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Browsing the virtual boutique with Baudrillard: The new realities of online, device-based, luxury fashion design and consumption

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Contemporary engagement with fashion is with slick simulacra, daydreams and digital fantasies ‐ an impossible promise of a beautiful, de-corporealized perfection. The virtualizing of fashion consumption has in turn dematerialized garments completely. Although late to the party, the consumer engagement with online luxury fashion has grown exponentially. Extremely expensive items are now purchased before they are engaged with physically. Therefore, within the new realities of device-based fashion design and consumption, the ‘wow’ factor and virtual considerations are paramount. There should be no surprise though that these garments align so closely with our taste, our consumption habits and our life patterns; they have been designed to do just that. In this research, through observation of a garment that was virtual before it became physical, the ascendant contemporary structure of modern fashion retail is analysed. This research explores how physical aspects of clothing have been devalued by the technology of modern capitalism, even as the importance of the ‘look’ has ascended. Another important aspect of the research is the seductive aspects of the marketing of fashion goods. The methods of procurement, in addition to the physical characteristics of the object itself, undergo a close analysis ‐ how we as consumers are shaped by our methods of consumption as much as by our goods now. This research uses an object-based method, a process wherein both intrinsic and extrinsic information can be gleaned from a close examination of a garment, as well as an interview with a fashion journalist who witnessed the reorganization of a leading fashion website into a retail portal. This data is then combined with relevant theoretical frameworks to form ‘grounded theory’. The dematerialization of the modern ‘boutique’ that has now migrated online, the incipient forms of marketing to engage consumers and, ultimately, the recontextualization of the body and understanding of the self, all catalysed by online consumption are considered. As garments are now as ephemeral and placeless as the mechanism for the acquisition, an examination of the manufacture and dissemination of fashion product is warranted, and this in turn provides a more nuanced understanding of the ontology of luxury garments as well as their consumption in the modern fashion retail agora.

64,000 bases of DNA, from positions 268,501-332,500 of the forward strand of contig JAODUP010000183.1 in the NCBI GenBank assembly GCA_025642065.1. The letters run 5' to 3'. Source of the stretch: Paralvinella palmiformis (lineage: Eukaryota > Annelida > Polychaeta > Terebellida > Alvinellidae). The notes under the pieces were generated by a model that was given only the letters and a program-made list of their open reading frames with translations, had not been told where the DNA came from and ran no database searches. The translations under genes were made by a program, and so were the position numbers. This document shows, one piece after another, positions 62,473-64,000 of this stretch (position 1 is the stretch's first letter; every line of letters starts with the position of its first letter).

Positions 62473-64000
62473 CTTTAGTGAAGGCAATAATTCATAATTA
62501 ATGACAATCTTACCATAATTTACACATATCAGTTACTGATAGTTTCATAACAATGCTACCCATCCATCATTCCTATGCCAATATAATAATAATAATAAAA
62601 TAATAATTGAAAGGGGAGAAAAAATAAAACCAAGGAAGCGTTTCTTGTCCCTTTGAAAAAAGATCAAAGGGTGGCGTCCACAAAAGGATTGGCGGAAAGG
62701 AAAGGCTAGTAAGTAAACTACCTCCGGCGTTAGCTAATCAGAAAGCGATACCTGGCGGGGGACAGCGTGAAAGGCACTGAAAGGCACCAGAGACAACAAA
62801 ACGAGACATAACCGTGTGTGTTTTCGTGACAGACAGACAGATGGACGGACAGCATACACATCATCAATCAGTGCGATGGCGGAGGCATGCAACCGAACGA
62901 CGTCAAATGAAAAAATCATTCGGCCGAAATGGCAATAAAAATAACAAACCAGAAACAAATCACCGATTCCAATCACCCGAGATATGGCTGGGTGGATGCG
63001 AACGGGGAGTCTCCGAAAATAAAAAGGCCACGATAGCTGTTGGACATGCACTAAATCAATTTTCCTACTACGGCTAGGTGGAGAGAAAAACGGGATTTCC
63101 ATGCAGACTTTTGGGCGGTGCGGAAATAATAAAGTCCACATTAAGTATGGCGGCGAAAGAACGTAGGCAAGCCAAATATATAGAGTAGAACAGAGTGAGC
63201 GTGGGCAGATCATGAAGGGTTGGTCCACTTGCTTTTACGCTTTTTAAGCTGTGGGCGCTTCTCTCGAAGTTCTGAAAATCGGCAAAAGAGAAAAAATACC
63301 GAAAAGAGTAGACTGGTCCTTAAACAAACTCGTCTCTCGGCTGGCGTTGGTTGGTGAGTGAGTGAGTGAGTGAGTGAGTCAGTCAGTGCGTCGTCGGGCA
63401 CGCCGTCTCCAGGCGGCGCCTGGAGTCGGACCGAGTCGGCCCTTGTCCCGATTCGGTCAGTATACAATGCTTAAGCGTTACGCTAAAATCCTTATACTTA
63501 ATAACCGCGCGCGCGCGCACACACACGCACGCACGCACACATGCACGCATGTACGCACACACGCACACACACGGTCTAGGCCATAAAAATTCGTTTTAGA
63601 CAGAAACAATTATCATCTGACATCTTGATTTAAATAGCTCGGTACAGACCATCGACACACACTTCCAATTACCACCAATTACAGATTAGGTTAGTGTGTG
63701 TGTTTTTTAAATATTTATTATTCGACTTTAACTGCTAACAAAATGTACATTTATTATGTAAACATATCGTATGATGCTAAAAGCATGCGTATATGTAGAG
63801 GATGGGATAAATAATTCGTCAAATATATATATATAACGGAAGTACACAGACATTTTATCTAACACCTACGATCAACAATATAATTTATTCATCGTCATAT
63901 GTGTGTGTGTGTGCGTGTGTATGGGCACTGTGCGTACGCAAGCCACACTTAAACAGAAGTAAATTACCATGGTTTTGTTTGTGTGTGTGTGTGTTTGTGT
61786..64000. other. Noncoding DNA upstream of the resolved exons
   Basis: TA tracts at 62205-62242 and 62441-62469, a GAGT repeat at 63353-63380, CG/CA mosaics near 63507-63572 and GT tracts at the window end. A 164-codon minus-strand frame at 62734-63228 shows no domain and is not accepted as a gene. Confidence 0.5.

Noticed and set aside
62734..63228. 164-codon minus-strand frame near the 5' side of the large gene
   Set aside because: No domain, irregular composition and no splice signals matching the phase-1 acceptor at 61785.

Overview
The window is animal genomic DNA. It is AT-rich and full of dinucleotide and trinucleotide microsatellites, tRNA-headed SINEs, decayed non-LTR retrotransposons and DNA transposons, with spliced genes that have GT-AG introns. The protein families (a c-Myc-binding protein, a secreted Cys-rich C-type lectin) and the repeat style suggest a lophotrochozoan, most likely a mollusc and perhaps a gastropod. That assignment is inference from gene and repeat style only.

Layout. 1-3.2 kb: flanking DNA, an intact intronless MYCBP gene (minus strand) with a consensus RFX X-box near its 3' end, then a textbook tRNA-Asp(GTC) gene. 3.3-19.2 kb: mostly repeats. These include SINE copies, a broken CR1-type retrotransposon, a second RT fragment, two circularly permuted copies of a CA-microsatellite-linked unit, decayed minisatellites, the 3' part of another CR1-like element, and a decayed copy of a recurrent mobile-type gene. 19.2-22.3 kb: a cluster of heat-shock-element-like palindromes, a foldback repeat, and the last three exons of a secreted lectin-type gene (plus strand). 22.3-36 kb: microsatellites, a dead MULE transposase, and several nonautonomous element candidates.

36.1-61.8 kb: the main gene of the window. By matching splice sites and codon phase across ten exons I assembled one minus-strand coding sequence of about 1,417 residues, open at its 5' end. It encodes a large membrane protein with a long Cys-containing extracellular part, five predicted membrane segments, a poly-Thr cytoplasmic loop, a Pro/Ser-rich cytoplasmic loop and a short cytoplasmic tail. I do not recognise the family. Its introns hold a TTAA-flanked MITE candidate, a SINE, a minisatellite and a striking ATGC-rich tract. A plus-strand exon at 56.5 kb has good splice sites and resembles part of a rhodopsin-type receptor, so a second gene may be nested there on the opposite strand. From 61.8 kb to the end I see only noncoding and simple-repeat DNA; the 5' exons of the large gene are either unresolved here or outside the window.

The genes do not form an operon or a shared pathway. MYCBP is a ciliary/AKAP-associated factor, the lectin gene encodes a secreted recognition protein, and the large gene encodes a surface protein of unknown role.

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Keywords: Jean Baudrillard; consumer surveillance; luxury fashion; online retail; social media; virtual reality (VR)

Document Type: Research Article

Affiliations: 0000000096729285School of Fashion, Seneca College

Publication date: March 1, 2021

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  • The Journal of Design, Business & Society is a peer-reviewed scholarly publication for business leaders, managers, policy-makers, service-providers and design experts. It examines the complex nature of design and design thinking in relation to its effective application to solving real-world problems across commercial and broader societal contexts. It aims to promote cross-disciplinary design research which engages specialist and generalist stakeholders via qualitative, quantitative, visual or applied research methodologies, ultimately leading to tangible implications for current practice or clear direction for future work.
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